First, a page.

Greed to Green: Solving Climate Change and Remaking the Economy

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While society turns to technology solutions to solve global warming, Charles Derber in this unique and uplifting book shows that the real and achievable solution is to be society itself. "Why," Derber asks, "is society not taking the urgent actions needed to save itself when much of the technology already exists?"

The answer lies in overcoming deep yet profound denial and hopelessness. In the first book to intensively explore the "denial regime" surrounding global warming Derber moves beyond the "science deniers" to explore the personal denial most of us feel, consciously and subconsciously.

Global Warming-capitalism's time bomb-can and must be solved through both individual and institutional change. People have more power than they think. The solution requires individuals to release themselves from the bonds of hopelessness and denial; to transform themselves toward green lifestyles; and to pursue the pathways currently available to work with: national and local governments, schools, churches, corporations, and other institutions. Derber passionately describes and models these personally transforming changes from his own life and from the lives of neighbors, friends, and colleagues who have discovered the joys of becoming part of the solution and have learned to live powerful, democratic, change-minded lives.

Listen to an interview with Charles Derber on Santa Fe public radio: Santa Fe public radio interview

Watch Charles Derber speak at an August 19, 2010 talk at the Somerville Public Library in Boston: Climate Change talk

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Editorial Reviews

Publishers Weekly
Derber, professor of sociology at Boston College, makes a radical but persuasive argument that our current form of capitalism, with its short-term thinking, is the cause of climate change, and that we can't solve the latter without confronting the former. He contends that in order to be moved to action sufficient to avert calamitous global warming, we need to feel the crisis viscerally, not just understand it intellectually, and forge solutions that “not only ward off the long-term catastrophe but also help solve today's most burning crises: economic deep recession, vanishing jobs, unstable oil prices, Middle East wars, rotten education, deteriorating public infrastructure, poverty, and financial insecurity.” Derber is optimistic about Obama's strategies but foresees “enormous structural obstacles” to their implementation, and concludes that social justice and environmental movements—however riddled with weaknesses—are our “best last hope for solving global warming on the urgent time scale required.” Despite the urgency and seriousness of his message, Derber conveys an appealing enthusiasm that may inspire concerned citizens to action rather than apathy or despair. (Mar.)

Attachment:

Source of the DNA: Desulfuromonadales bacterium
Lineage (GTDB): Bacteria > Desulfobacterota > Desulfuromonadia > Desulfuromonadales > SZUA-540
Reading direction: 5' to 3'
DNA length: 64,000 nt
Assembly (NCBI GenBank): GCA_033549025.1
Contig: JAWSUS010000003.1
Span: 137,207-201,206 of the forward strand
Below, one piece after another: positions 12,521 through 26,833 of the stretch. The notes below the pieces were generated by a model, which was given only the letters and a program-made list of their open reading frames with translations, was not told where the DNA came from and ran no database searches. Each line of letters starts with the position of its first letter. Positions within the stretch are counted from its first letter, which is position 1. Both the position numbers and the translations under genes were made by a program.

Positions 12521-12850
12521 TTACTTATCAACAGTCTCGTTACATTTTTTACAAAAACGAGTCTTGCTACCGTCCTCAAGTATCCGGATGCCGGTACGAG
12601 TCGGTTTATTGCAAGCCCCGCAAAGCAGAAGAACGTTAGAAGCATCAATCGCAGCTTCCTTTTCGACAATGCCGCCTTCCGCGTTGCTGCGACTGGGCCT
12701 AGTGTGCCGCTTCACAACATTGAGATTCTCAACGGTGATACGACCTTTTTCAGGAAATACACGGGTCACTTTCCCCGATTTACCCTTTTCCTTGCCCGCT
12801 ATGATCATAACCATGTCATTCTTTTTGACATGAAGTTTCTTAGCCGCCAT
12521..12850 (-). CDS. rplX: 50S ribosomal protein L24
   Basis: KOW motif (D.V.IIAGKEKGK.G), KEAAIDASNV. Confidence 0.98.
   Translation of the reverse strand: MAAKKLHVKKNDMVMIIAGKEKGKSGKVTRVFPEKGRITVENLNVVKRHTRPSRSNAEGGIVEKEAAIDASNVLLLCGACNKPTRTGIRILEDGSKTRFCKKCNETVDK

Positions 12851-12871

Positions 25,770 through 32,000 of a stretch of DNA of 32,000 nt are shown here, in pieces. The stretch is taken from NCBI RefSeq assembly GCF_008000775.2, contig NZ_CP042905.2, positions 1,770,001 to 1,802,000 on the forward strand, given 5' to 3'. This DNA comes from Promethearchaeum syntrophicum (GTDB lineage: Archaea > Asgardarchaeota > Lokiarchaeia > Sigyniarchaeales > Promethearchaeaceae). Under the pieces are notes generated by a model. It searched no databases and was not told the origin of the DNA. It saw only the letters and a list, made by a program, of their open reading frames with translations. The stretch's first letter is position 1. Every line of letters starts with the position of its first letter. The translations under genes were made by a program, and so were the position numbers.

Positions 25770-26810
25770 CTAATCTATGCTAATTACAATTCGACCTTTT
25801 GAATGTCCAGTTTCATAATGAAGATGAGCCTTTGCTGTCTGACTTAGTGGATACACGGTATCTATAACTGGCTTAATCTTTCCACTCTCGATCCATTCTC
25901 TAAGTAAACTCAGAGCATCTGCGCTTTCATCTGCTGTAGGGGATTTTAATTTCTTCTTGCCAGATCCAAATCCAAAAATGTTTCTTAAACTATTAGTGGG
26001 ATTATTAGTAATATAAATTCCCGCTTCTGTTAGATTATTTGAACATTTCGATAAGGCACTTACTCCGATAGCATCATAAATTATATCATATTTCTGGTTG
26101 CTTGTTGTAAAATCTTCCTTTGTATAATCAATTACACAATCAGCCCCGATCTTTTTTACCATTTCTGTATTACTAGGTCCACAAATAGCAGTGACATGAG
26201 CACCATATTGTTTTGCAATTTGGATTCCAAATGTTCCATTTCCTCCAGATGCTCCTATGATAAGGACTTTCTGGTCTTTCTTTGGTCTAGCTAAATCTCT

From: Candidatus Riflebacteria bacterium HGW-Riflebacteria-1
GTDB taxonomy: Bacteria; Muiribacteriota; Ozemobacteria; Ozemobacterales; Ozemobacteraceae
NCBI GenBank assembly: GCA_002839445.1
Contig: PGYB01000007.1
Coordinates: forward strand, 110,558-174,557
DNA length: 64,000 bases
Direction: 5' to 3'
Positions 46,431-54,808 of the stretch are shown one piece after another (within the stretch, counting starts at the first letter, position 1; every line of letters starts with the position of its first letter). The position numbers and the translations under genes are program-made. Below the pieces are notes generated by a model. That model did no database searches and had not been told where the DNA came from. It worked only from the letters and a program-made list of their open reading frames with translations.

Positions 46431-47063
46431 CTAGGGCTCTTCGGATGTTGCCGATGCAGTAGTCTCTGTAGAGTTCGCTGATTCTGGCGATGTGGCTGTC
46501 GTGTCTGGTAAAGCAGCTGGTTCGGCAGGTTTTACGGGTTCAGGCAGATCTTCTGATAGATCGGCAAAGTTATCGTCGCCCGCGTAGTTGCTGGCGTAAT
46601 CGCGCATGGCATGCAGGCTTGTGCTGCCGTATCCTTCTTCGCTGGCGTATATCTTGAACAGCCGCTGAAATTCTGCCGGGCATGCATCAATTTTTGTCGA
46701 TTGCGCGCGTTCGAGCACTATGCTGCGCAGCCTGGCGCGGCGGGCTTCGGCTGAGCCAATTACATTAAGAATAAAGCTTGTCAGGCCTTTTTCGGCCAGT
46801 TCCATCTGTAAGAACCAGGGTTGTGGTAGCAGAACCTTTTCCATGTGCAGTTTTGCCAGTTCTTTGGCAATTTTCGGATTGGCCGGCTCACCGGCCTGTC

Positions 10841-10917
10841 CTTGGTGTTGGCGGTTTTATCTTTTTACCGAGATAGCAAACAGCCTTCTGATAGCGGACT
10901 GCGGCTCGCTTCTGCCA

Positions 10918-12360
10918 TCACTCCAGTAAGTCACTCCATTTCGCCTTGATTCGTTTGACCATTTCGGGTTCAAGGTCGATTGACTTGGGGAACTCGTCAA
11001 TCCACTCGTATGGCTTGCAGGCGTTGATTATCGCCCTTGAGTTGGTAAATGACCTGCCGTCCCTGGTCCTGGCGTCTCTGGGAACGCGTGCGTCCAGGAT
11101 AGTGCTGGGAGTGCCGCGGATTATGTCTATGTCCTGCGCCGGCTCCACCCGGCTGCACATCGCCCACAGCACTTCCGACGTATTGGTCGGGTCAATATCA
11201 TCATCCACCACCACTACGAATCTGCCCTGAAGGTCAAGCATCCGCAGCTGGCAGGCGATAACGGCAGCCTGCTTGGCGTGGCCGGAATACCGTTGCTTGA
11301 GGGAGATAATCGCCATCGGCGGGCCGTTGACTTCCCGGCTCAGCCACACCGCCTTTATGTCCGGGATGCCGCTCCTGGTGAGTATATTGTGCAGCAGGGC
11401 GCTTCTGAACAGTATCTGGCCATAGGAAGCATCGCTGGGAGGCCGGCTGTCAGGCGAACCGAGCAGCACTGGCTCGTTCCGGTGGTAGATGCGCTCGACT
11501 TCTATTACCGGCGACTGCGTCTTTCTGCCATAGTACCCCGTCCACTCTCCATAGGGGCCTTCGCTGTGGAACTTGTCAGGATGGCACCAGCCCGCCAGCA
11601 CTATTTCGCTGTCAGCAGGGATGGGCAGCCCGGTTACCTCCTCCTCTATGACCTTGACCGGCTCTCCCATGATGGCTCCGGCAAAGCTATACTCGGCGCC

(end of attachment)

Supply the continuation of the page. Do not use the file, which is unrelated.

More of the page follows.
Library Journal
Bringing a sociological imagination to the climate change debate, activist and academic Derber (People Before Profit) argues that as a symptom of underlying capitalist disease, global warming cannot be solved by green technology alone: social and political innovation is also necessary. His critique is trenchant, but proposed solutions (e.g., nationalization of big banks and energy companies, rewriting company charters for the greater benefit of stakeholders, forcing all federal agencies to cut 90 percent of greenhouse emissions by 2050, and mobilizing progressive grassroots movements on a global scale) are vague and, at times, fanciful. Derber's core strategy, though, is what he calls "time trickery"—a feat wherein a long-term crisis like climate change can be attacked by "hitching a ride on the back of short-term issues [like jobs, poverty, and crime]…." Does this represent a breakthrough or is it hogwash? Because the idea is not adequately developed, this reviewer remains unsure. VERDICT Derber writes in a lively, "hurry-up" style reflecting, no doubt, the urgency of the global warming problem, but it tends to work against the big ideas he proposes. For a weightier discussion, readers will want to consult James Gustave Speth's The Bridge at the End of the World.—Robert Eagan, Windsor P.L., Ont.
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Product Details

  • ISBN-13: 9781594518126
  • Publisher: Paradigm Publishers
  • Publication date: 2/28/2010
  • Pages: 272
  • Product dimensions: 12.20 (w) x 8.10 (h) x 1.00 (d)

Meet the Author

Charles Derber, Professor of Sociology at Boston College, has written twenty books,including bestsellers with multiple translations and editions. He has also written opinion pieces for the New York Times, the Boston Globe, the Christian Science Monitor, Newsday, and other newspapers and magazines. His most recent book is Capitalism: Should You Buy It? An Invitation to Political Economy (Paradigm 2014).

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